Things to do today is sponsored by Institution of Civil Engineers.
What we're reading
- London's worst borough for noise complaints.
- For masochists: London's five best bike hill-climb spots.
- The fight against Heathrow's third runway steps up.
- Black male graduates are nearly twice as likely to be unemployed than white counterparts.
- Sadiq Khan wants to save London's high streets from business rate hikes.
- A pub crawl in Tooting.
Things to do today
LUNCHTIME CONCERT: Head to LSE in your lunch break for the final lunchtime concert of the term. The Castalian String Quartet will perform works by Haydn and Beethoven. LSE, free, just turn up, 1.05pm-2pm
THAMES TOUR: Take a tour of the River Thames to hear its untold past; covering mudlarking to the impact of the whaling industry. Museum of London, £38/£28.50/£20, book ahead, 1.45pm
FREE POPCHIPS: Comedy from spoof artist Deliciously Stella, voguing classes, and makeovers from a drag expert are just some of the rooms you can visit at the pop-up Popchips store in Soho. It all sounds very high energy, but they'll be giving out free Popchips, and that's something we can get on board with. 19 Greek Street, free, just turn up, 5.30pm-8pm
THE RISE OF SOURDOUGH: If you had sourdough bread down as a new-fangled hipster snack, think again. It's been around for 6,000 years, and fed the people that built the pyramids. Find out how it became so popular — and why it was replaced with modern, yeast-based bread. Barnard's Inn Hall, free, just turn up, 6pm-7pm
FSTVL: We Are FSTVL is popping up in Shoreditch for an evening of dance music and free drinks. Boxpark Shoreditch, free, book ahead, 6pm-9pm
HOLOCAUST AWARENESS: In 1942, Polish diplomat Jan Karski attempted to raise awareness of the extermination of Jews that was taken place in Poland, but he was largely ignored. In 2009, French writer Yannick Haenel published a novel celebrating Karski, but the book was criticised for distorting history. This talk continues the debate around Karski's legend. The Wiener Library, free, book ahead, 6pm-8pm
LITTLE GERMANY: In the 18th century, in the area around Whitechapel and Aldgate, you were more likely to hear people speaking German than English. Sigrid Werner discusses the period and why it became a taboo part of history. St George's German Lutheran Church, £5, just turn up, 6.30pm
WATER OF LIFE: St Paul's Cathedral marks the UN's World Water Day with an evening of musical performances and expert speakers, including excerpts from Handel's Water Music played on the grand organ. St Paul's Cathedral, free (suggested donation £5), book ahead, 6.30pm-8pm
ART OF THE SIGN: Make a contemporary transport sign at the London Transport Museum, using calligraphy with guidance from Quill London. London Transport Museum, £65/£60, book ahead, 7pm-9pm
AGONY AUNCLES: They look like regular advice columnists, but they have a secret weapon under their sleeves: science. There is no problem to big, small or awkward for the comedic Agony Auncles. The Harrison. £5, book ahead, 7.30pm-9.30pm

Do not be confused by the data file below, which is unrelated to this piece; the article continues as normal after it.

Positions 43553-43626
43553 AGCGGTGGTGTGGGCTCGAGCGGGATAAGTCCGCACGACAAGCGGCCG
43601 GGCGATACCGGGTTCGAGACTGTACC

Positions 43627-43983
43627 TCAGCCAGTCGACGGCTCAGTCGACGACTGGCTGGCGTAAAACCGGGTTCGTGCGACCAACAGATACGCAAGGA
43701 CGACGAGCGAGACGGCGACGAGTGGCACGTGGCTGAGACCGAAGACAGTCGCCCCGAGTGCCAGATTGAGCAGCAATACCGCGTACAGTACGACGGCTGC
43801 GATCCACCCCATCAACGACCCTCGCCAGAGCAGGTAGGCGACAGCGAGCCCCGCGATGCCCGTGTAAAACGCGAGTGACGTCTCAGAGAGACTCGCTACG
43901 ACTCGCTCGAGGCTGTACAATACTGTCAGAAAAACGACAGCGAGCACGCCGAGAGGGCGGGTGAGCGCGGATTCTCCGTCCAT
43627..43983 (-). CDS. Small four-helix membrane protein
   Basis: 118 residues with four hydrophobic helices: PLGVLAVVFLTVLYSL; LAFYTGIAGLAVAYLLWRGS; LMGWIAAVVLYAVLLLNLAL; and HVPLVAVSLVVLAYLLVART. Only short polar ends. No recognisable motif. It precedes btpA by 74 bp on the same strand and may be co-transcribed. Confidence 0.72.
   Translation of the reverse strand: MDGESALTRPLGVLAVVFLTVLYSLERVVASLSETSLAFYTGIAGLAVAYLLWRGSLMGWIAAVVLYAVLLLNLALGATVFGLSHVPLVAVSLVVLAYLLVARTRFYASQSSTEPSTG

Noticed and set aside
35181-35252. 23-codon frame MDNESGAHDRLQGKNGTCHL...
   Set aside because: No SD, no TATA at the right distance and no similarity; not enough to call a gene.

VIDEO GAMES BURLESQUE: Show Me Your Moves is a video game themed burlesque night. We hear there might be a Drowzee strip-tease. For real. Secret Weapon Stratford, £10, book ahead, 8.30pm-11.30pm
Vote now for your favourite London building
With the ICE London Civil Engineering Awards coming up, it's time to get thinking about which infrastructure project around the city gets your vote. The Londonist People's Choice Awards gives Londoners the opportunity to vote for their favourite of seven shortlisted projects.
Custom House Station is one of the most high-tech projects on the list. Most of it was constructed off-site and QR codes were used to track the 880 components from design to creation to installation. Nifty, eh? Cast your vote here if you think Custom House is a deserving winner.
Art review: a utopian Moscow
This exhibition is all about how Moscow was imagined in the 1920s and 1930s. We get architectural drawings, propaganda and artworks. However, with the recent Russian exhibition at Royal Academy of Arts, this just feels like a watered down version. More architectural models could have sorted that, but as it stands it's not unique enough an exhibition to keep us interested. Imagine Moscow at Design Museum, Until 4 June, £10 ★★☆☆☆ (Open every day) Tabish Khan
Theatre review: who could ask for anything more?
This is 'the one'. An American in Paris is a thing of absolute beauty, a visually breathtaking musical in which no-one sings for the first 10 minutes while the scenery, music and projection combine to set the story, which then explodes in a luxurious dance-led staging the like of which London hasn't seen in decades, iced with mellow Gershwin tunes. Leading man Robert Fairchild is movie-star handsome but his athletic grace in the ballet and command of the romance and the comedy will leave you gasping for comparisons and short of superlatives. If we could give six stars, we would. An American in Paris, Dominion Theatre, 268-9 Tottenham Court Road, W1T 7AQ, £19.50-125.00, Until 30 October, ★★★★★ [Monday-Saturday] Johnny Fox
Good cause for the day
COMEDY NIGHT: Head for a night of laughs at Ribbons and Taylor in Stoke Newington. Funny people include Danny Ward, Alasdair Beckett-King and Sunil Patel. All proceeds go to the amazing charity North London Action for the Homeless. Ribbons and Taylor, email firstname.lastname@example.org to reserve a place, £15, 7.30pm